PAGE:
However, the difference with this piece, as Jessica Bennett argues on Jezebel, is that it’s not a story about her competence, but instead is about her “likability” in a leadership position. Several authors pointed to research in Facebook COO Sheryl Sandberg’s new book, Lean In, that talks about how for women success and likeability are negatively correlated. For women in leadership, this “double bind” plays out often, Sandberg writes on page 41 of her book, “When a woman excels at her job, both male and female coworkers will remark that she may be accomplishing a lot but is ‘not well-liked’ by her peers.”

Sandberg and others point to the Heidi/Howard case study which found that just changing the name (and, therefore, the sex) of the leader described altered people’s perceptions – he was more appealing and she was selfish and “not the type of person you would want to hire or work for” (Sandberg, p. 40). As a result, many questioned whether the same story would have been written or if Abramson would be perceived the same way if her name were “Joe” or “Jack” instead of “Jill.” (For an interesting piece comparing descriptions, see Ann Friedman’s “If Jill Abramson where a man…“).

Also in response to Politico’s piece, media critic Erik Wemple published an equally sourced piece arguing that Politico’s “men’s club” has its own gender issues to worry about.

As for Abramson herself, in an email sent to Rosin she responded by sharing her horoscope from the day of the article, “You will need to put on a brave face today, especially if you get news that seems to be the opposite of what you were hoping to hear. The important word there is “seems,” because most likely it IS good news after all.”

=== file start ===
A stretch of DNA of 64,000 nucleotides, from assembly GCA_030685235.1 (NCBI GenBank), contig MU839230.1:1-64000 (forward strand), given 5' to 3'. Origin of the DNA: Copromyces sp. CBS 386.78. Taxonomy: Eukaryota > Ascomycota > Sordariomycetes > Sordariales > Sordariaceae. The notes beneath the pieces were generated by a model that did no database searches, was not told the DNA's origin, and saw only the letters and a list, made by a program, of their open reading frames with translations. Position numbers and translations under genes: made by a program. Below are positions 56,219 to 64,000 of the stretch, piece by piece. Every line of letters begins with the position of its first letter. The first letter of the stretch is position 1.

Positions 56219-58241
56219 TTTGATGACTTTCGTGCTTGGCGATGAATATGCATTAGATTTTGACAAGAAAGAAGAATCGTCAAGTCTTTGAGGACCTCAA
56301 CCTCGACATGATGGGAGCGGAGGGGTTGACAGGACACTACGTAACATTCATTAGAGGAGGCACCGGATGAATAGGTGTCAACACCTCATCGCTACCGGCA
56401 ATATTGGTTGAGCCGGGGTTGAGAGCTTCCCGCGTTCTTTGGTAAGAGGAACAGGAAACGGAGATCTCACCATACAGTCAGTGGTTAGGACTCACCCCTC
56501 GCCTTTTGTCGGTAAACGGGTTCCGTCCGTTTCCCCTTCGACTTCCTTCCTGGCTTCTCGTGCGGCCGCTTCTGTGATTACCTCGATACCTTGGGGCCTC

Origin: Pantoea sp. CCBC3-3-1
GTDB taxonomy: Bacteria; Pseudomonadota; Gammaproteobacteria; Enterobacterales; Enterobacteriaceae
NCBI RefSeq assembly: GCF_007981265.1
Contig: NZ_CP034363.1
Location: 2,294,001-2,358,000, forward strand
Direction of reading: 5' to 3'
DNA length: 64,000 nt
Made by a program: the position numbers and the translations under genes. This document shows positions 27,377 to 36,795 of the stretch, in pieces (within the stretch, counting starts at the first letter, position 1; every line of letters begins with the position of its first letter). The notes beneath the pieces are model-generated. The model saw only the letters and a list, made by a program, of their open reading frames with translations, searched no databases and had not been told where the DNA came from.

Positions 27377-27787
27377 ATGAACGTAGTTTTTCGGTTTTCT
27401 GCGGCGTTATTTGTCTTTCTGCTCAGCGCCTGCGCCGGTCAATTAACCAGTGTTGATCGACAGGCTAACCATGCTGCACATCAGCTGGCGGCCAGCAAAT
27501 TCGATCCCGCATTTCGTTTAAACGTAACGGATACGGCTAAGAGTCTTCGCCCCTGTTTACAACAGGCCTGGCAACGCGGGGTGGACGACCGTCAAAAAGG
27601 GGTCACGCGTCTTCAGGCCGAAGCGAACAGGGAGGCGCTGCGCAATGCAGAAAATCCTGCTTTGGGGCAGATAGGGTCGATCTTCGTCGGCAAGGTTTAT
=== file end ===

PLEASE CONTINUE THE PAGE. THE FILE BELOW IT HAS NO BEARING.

Here is a round-up of articles on Politico’s piece:

Politico: NYT Boss Lady Too Bossy (Women’s Media Center)

Jill Abramson: ‘Very Unpopular’ Or Just Doing Her Job? (Huffington Post)

Politico’s ‘turbulence’ story about New York Times’ Jill Abramson: All wind (Poynter)

More reactions to Politico’s ‘Turbulence at The Times’ story (Poynter)

Jill Abramson and the wholly sexist narrative of the woman in power (Guardian)

You Don’t Know Jill: Politico’s story about New York Times editor Jill Abramson is wrong and possibly sexist (Slate)

If Jill Abramson were a man… (by Ann Friedman)

What If Jill Abramson Were Joe? (Jezebel)

Reporting on industry gossip: How Politico should have reported the “turbulence” at The New York Times (Columbia Journalism Review)

Newsroom B*tches, An Appreciation (by Debra PIckett)

The double bind for Jill Abramson and other women at the top (Washington Post)

Can Politico spot gender issues? (by Erik Wemple at the Washington Post)

Women in journalism: Reading list 4/7/2013

The Gender Report provides a weekly round-up of links to online articles that may be of interest to our readers. The links below are to noteworthy articles on topics related to women in journalism and the media during the past week. Articles included in this feature do not necessarily reflect the views of The Gender Report or its writers. View past week’s round-ups here.

Reading List

National Magazine Award: Year of the Woman (Finally) (Mother Jones)

Awful New York Times Obit for Rocket Scientist Rhapsodizes About Her Beef Stroganoff (Jezebel)

To avoid sexism, follow AP style: The New York Times would have dodged a headache in its Yvonne Brill obituary (Columbia Journalism Review)

Imprisoned Ethiopian journalist Reeyot Alemu threatened with solitary confinement; denied urgently needed medical care (International Women’s Media Foundation)

Quotas get results: A chat with MSNBC’s Chris Hayes on tapping sources more diverse than the usual pool of white dudes (Columbia Journalism Review)

Race for the Prize: On Nellie Bly and Elizabeth Bisland (Los Angeles Review of Books)

9 Real-Life Lessons Learned From Chick-Flick Journalists (Refinery 29)

We encourage readers to submit suggestions of articles to include in future editions of this feature by sending an email to genderreport[at]gmail.com. For links to articles like these throughout the week, follow @GenderReport on Twitter.